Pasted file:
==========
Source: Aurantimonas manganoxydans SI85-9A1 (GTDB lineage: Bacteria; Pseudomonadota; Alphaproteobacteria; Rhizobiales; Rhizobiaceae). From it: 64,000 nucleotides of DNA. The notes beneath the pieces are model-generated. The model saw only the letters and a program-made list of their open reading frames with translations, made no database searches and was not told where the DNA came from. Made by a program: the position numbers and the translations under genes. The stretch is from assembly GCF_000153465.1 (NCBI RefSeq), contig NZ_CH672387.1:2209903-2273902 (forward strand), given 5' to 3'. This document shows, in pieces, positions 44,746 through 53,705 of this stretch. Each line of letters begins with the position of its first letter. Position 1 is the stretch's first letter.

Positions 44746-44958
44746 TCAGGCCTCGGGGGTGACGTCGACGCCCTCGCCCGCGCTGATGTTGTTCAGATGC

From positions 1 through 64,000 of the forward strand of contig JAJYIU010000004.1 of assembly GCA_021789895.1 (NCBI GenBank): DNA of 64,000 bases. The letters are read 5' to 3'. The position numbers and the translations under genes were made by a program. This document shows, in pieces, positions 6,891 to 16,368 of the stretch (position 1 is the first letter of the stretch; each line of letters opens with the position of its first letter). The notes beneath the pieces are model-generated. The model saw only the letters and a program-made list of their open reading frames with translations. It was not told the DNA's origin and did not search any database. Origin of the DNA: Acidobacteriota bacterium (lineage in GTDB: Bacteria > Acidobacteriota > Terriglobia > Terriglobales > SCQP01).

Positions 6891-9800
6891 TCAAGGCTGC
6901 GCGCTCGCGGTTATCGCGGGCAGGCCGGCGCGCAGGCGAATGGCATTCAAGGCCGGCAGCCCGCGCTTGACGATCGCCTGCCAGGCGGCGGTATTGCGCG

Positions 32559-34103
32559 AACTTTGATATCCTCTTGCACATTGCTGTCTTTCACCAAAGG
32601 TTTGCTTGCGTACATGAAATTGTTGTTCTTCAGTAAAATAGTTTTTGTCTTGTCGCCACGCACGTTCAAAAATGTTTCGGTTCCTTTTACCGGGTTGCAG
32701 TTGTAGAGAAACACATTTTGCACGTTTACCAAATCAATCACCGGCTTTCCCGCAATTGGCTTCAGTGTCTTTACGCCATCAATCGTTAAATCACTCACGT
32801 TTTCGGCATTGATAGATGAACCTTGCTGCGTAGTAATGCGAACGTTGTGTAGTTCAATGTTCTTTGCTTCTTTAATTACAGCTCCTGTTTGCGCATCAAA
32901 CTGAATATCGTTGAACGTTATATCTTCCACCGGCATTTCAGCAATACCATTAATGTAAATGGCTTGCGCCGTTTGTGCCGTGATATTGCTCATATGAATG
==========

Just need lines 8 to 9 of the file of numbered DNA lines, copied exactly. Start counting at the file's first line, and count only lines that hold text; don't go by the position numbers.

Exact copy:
Positions 32559-34103
32559 AACTTTGATATCCTCTTGCACATTGCTGTCTTTCACCAAAGG